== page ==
A service highlighting the riches of the daily press.
Half of Daily Mail readers vote Labour, apparently. At least that's what the paper's biggest owner, Viscount Rothermere, told a House of Lords committee yesterday.
The paper itself doesn't actually report him saying it - you'll have to go to the Guardian for that titbit - but it does have a brief story about his appearance at the committee, under the headline "Our editors have total freedom says Mail chief".
Anyone have any views about whether there is tautology here? If the editors have total freedom, why is there a "chief"? Would a chief have to ask the editor to run this story and if he or she said no, how would that go down? How free is total freedom?
Rothermere was asked what he would do if one of his editors backed a legalise cannabis campaign or - even more extreme - supported the EU. He said these examples were "not extreme enough" for him to get involved.
In some ways, of course, Mail editors do not have total freedom, in spite of what the viscount says. Because the Mail is known for its laser-like targeting on the passions and interests of its audience, day after day, and it is this free spirit which is truly in charge. Hitting this spot so regularly is an ability which has made the Mail a very lucrative and successful publication.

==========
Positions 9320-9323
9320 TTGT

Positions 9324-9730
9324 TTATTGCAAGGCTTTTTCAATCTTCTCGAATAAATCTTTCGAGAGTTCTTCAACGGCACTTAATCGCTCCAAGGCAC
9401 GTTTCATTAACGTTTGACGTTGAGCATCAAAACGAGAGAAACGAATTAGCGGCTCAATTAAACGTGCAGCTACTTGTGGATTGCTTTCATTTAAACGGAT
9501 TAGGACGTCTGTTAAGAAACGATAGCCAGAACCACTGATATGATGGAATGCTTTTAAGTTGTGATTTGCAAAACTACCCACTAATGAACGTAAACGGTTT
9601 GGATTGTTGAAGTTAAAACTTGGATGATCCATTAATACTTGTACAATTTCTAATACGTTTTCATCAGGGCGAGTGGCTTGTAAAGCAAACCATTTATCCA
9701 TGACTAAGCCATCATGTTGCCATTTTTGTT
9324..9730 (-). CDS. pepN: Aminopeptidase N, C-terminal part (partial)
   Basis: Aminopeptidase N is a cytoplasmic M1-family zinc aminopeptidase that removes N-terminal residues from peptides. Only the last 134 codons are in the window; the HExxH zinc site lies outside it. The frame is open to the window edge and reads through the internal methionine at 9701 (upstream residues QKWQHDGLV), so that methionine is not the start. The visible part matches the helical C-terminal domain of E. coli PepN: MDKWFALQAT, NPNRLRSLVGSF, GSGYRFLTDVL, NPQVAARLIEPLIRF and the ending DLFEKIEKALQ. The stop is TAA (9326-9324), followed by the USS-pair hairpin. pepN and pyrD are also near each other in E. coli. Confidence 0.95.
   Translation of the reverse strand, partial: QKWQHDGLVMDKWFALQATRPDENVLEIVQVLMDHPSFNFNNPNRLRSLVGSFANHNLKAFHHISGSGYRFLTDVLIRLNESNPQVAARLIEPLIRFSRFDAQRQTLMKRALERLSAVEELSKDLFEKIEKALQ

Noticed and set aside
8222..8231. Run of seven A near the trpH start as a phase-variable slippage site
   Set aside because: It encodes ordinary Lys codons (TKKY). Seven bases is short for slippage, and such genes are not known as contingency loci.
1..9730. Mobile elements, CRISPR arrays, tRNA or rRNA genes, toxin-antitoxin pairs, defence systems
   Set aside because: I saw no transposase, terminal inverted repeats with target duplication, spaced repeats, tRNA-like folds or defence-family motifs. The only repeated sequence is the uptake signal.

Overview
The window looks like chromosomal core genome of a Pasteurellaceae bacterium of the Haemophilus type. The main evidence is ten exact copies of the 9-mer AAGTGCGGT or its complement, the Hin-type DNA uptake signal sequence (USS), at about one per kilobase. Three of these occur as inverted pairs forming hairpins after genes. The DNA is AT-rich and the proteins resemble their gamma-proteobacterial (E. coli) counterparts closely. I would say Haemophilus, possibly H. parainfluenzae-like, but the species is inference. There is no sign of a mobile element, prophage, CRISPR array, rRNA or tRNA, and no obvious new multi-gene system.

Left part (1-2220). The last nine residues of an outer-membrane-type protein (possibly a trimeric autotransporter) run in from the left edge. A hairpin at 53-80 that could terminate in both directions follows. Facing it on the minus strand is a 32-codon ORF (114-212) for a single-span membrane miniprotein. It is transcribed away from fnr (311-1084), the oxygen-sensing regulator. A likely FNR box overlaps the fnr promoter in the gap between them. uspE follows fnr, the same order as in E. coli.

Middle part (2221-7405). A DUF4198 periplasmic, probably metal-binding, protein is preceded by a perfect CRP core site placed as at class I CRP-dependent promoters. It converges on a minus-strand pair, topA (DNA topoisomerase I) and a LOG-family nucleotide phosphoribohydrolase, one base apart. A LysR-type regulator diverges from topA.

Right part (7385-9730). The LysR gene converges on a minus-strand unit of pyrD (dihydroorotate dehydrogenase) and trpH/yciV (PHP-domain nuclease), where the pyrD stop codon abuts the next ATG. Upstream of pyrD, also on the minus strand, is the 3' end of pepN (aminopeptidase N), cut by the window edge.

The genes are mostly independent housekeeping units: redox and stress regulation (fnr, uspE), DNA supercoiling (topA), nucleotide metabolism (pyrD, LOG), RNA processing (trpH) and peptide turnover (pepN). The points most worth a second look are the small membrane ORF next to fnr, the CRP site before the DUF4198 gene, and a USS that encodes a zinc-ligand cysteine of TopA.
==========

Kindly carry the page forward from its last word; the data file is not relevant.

One of the reasons so many people will be drawn to a double-page spread today headlined: "Why DO clever women fall for second-rate men?... We all know the type: she's successful, bright and, oh yes, too often has a man who humiliates her. What on earth is the attraction?" Cue picture of Carrie Bradshaw and Mr Big in clinche.
It's one of the mysteries of our culture that the Mail has made such success with its formula - particularly with its female audience - when so many of its stories seem to be critical of women.
But one can't deny that with paragraphs like the following, it is certainly interesting.
"I don't know the psychological reasons why "Wheat" women choose "Chaff" men, but I do know that I've done it myself," [a friend] says. "But maybe this is the key: terrible men can be terribly amusing. There's a fine line between humour and hurt; between what's powerfully insightful and connecting, and what's cruel and, often, stupid. Sometimes we women get mixed up while we're laughing."
These sorts of articles are not, as you know, the domain of the Magazine. Though a few of the words in that paragraph - "terrible", "terribly amusing", "fine line", "humour", "hurt", "powerfully insightful and connecting", "cruel", "often stupid", "mixed up" and above all "wheat" and "chaff" - so aptly sum up what the Magazine is about.
Now if only there was a way - say, perhaps a round-the-clock Twitter feed? - to keep up with the Magazine's thoughts on all these matters?